For Joe Biden, the task of appearing presidential in the face of ongoing electoral controversy is not only simpler, but also follows a more logical path. Once his campaign can make a viable claim to having won 270-plus electoral votes (a claim that would be based on actual vote count, as opposed to the intervention of the courts), the Biden team will seek to move away from being an organization seeking election to an administration in transition. This is not Joe Biden’s first presidential rodeo, having been a part of similar presidential post-election transitions in 2008 and 2012. Biden has surrounded himself with an experienced team of political operators encompassing every facet of the policy spectrum, and these people will immediately morph away from their status as campaign advisers into a new role as Biden administration transition facilitators. Unlike the experience of the Trump campaign in 2016, when the formation of a transition team took on the appearance of a pick-up game of playground football, a Biden transition team will be polished and professional, easily selling the notion that, if empowered by the courts, they will be ready to govern on day one.

One of the reasons a Biden administration team’s transitional theatrics will come off as convincing is the reality that it isn’t just a show, but in fact a necessary function of governance – if and when the 2020 presidential election is decided, and a Biden administration is anointed by the courts, they must be prepared to assume the reins of power on January 20, 2021. There is no room for error, and the clock will not wait while the legal challenges to the election results work their way through the court system.

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Campaign signs for U.S. President Donald Trump and presidential nominee and former Vice President Joe Biden are seen on Election Day in Cherryville, Pennsylvania, U.S., November 3, 2020
No one really voted for Trump or Biden… in the US, your zip code chooses who you’re represented by

The biggest challenge faced by the Biden team will be in holding back the emotions of their activist supporters, who will be rightly enraged that President Trump is seeking to undo the will of the people by appealing to a judiciary he spent the past four years packing with his conservative supporters. Given that one of the triggers for possible judicial intervention is the preservation of good order in the face of chaos, any large-scale public unrest by Biden supporters and sympathizers will be counterproductive to the Biden goal of convincing the courts that their candidate is not only the legal heir apparent, but the right man for the job when it comes to preserving the greater good. Any Biden transition effort must go out of its way to make sure the public is appraised of the reality of its effort, and not get caught up in simply competently executing a role which, in and of itself, is not readily understood by the public.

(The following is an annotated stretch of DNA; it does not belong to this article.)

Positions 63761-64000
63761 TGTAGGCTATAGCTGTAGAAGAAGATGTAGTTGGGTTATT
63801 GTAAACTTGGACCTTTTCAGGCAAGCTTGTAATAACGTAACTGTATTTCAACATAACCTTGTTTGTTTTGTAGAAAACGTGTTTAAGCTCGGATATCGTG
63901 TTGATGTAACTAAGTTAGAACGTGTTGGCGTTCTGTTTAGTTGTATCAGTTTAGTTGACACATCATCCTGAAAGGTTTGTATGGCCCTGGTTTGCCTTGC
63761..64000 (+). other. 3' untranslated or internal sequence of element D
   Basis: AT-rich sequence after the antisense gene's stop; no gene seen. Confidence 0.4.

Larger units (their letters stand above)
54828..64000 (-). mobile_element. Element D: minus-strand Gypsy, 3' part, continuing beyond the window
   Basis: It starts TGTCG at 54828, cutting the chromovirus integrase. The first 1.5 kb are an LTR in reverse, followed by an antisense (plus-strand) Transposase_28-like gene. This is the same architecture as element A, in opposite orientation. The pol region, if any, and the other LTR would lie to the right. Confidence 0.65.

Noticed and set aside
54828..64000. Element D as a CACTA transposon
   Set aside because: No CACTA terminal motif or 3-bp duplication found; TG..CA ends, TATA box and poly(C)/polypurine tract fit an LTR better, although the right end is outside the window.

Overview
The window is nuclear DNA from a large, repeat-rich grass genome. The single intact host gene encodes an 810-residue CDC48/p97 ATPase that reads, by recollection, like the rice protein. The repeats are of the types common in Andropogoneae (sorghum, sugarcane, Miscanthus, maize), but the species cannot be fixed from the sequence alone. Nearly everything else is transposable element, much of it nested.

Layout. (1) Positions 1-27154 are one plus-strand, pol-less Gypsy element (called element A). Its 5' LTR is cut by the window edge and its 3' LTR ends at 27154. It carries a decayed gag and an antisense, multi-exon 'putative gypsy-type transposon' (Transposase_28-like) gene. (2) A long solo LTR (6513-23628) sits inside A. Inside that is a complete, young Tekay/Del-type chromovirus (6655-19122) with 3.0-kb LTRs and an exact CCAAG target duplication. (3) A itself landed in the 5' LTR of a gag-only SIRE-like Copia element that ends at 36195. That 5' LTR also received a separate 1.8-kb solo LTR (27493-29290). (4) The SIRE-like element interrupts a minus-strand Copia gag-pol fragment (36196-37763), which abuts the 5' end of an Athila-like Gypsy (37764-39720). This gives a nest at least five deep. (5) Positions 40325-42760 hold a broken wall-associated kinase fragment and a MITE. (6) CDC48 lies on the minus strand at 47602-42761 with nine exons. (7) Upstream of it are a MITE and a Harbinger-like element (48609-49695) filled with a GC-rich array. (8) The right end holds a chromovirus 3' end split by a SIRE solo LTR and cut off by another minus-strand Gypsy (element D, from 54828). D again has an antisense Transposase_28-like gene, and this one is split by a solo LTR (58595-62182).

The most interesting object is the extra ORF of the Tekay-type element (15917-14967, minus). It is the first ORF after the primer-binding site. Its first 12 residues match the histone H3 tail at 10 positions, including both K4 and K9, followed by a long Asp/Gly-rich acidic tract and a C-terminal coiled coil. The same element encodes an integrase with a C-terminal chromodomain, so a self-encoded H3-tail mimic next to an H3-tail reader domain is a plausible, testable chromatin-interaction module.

There is every reason to expect that the legal battle for the future of the American presidency will have run its course by mid-December 2020, when the Electoral College is scheduled to meet and certify the results of the election. Unfortunately for American democracy, the electors’ normally perfunctory task will not be without controversy, given that their votes will have been tainted by the stain of judicial intervention, in one form or another. But they will, in one form or another, carry out their duties, and select one man, either Donald Trump or Joe Biden, to be the next president. The degree to which the American public will embrace that result will depend in large part on the skill the eventual winner displays in selling himself as the winner in the days and weeks to come.